That goes for a lot of tech warnings: It’s true and chewed up.

“And that’s a big problem, especially because of the climate crisis. It is difficult to adapt that speech, because the problem is unsolved, and remains the same. So we don’t know what to do: stop talking about it? Because it’s boring? We can not do that.”

Why do the dangers of technology bother you?

“As a person, as a citizen, it worries me: phones and the internet amplify human behaviors that do not help us, such as narcissism. Social networks tempt us to package and sell ourselves as attractive products, attracting attention that generates profits. That doesn’t help civilization at all, or the earth. We live in a time where we have to selflessly work together, but technology is taking us in exactly the opposite direction. That’s a big concern, yes.”

But as a writer you don’t find that inspiring?

“You’re welcome! I’m not interested in dystopian stories. They feel boring. For a fiction writer, a story of technological doom is a closed door: there’s no new story to tell in that genre. As a writer, I’m driven by curiosity.” , not the desire to warn. Technology inspires me when it makes me curious, when I think: wow, what will this development mean for us?”

How did the idea for the machine come about?

“No, not really, because I’m not really interested in a device like the machine. I’m the type that only buys a new phone when the old one breaks. It was the other way around: in my novel, the machine was the solution to a series of desires and problems that I encountered. I wanted one of my characters to be able to track someone with nothing more than a fleeting memory of that person; seemed like an interesting idea. And I wanted to make it possible for a child to see through the eyes of a parent. And it was set in the future, so it all made sense on the machine.”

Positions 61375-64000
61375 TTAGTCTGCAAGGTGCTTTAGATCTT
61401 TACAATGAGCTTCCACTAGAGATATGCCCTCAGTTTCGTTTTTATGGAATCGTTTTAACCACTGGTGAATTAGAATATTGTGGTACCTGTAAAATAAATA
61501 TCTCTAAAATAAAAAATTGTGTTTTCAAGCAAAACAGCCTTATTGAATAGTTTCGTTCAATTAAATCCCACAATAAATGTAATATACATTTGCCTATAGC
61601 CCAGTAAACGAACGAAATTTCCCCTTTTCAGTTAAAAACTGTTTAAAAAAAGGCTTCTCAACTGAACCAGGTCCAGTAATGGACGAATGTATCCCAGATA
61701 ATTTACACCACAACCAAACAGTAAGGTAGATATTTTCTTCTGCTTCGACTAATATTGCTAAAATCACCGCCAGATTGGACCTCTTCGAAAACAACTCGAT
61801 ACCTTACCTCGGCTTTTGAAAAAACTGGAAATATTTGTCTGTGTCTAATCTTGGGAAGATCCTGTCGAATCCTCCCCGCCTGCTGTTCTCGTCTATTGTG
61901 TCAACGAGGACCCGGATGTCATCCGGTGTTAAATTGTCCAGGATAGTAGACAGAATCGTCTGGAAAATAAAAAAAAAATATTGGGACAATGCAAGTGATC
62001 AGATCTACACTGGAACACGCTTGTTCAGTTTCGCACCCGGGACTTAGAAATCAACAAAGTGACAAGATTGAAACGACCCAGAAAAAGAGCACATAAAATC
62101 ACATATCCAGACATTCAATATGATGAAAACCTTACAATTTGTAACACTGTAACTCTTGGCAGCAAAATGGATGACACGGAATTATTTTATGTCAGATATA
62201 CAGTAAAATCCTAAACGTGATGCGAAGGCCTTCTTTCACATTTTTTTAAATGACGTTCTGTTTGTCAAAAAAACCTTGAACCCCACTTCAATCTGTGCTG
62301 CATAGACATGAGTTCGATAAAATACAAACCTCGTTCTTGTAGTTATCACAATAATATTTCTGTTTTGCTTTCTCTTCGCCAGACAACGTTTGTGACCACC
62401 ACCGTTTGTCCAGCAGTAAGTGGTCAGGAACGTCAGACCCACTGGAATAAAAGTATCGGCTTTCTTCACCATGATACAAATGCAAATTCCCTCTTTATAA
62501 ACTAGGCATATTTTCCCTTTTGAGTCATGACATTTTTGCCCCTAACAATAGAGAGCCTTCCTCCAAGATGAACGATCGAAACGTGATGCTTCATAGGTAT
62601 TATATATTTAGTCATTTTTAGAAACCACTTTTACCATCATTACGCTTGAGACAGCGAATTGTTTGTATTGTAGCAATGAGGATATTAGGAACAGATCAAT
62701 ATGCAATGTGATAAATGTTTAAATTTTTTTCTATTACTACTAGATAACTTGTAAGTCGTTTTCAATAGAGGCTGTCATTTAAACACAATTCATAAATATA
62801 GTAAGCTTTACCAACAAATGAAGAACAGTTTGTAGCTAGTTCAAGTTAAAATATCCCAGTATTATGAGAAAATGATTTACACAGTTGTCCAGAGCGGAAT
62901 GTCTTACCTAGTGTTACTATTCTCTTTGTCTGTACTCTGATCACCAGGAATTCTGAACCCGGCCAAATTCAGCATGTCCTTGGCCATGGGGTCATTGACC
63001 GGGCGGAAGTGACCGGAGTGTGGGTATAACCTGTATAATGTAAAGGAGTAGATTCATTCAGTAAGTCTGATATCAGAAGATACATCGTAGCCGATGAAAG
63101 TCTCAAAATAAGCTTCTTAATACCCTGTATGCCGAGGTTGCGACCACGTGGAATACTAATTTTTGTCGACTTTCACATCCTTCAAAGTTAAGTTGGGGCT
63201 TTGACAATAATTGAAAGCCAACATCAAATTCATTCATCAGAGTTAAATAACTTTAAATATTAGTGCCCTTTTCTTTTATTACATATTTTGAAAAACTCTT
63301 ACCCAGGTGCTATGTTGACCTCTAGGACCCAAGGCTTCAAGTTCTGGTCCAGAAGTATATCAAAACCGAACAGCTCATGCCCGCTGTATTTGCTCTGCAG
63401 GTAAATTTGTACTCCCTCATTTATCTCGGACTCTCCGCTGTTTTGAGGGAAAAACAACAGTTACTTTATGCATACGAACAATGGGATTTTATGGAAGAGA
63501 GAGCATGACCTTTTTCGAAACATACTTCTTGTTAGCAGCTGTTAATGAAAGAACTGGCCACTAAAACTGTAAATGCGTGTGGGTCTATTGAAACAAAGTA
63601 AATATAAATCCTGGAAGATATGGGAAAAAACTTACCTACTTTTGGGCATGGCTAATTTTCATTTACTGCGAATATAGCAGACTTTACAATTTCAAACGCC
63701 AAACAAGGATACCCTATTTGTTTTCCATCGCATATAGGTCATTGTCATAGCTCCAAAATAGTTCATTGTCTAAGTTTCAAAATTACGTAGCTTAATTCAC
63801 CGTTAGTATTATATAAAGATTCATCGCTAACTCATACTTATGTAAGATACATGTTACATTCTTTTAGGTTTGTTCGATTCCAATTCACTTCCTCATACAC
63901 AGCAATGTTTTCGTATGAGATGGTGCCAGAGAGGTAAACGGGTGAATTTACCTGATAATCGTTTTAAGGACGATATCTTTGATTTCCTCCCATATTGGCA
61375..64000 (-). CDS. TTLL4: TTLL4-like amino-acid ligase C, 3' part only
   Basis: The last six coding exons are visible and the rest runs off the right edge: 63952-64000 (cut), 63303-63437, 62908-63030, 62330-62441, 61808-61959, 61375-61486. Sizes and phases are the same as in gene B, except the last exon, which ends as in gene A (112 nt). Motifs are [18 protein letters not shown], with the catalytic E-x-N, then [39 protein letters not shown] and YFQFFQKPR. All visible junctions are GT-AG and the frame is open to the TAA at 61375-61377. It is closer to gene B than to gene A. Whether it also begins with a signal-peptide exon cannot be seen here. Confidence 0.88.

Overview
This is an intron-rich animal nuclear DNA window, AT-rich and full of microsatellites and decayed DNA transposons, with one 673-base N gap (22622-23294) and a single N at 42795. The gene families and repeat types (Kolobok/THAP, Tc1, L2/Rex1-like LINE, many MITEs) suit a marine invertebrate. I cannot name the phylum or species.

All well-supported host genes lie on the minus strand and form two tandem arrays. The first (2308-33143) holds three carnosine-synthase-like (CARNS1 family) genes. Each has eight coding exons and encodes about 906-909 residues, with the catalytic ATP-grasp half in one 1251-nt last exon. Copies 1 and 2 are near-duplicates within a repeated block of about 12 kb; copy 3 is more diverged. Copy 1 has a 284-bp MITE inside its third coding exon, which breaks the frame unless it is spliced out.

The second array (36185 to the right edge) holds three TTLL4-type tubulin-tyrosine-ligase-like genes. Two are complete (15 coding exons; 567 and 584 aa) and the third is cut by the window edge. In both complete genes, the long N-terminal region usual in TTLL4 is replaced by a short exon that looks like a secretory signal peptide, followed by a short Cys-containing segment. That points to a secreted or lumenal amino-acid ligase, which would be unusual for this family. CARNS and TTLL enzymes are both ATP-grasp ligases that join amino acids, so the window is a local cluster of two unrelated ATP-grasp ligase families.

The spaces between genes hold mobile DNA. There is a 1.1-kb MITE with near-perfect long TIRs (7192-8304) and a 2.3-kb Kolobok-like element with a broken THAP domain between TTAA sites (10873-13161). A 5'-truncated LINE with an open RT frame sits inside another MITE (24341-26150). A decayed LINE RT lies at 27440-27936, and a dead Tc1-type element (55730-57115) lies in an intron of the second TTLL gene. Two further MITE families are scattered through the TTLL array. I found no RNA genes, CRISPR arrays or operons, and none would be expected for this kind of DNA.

That makes the machine a metaphor for the Internet, doesn’t it?

“Yeah, that’s where we can do those things, to an extent. With a question like one of the characters asks: what happened to that person I once knew? – we usually go to the internet. Then we need some identifying information for that, a name, a place of residence, but it’s not entirely unimaginable that it could be done with less.”

What is quite unimaginable is that the memories and thoughts in the novel are prefabricated things. As if our brains are some kind of video library that we can navigate to find the right video.

Egan starts to laugh out loud. “Yes, of course that is unimaginable! Our thoughts are not videos! It’s wonderful, right? It is a kind of caricature, an extension, a simplification. We don’t understand enough about our brains to build such a machine, and if my intention had been to design a machine that could actually exist, I would have chosen the wrong profession. I think it’s ridiculous on a deeper level. Therefore, machines are not the place I go for rescue and answers, those are books. Literature is the God I serve, not technology.”

So we really shouldn’t take that machine seriously?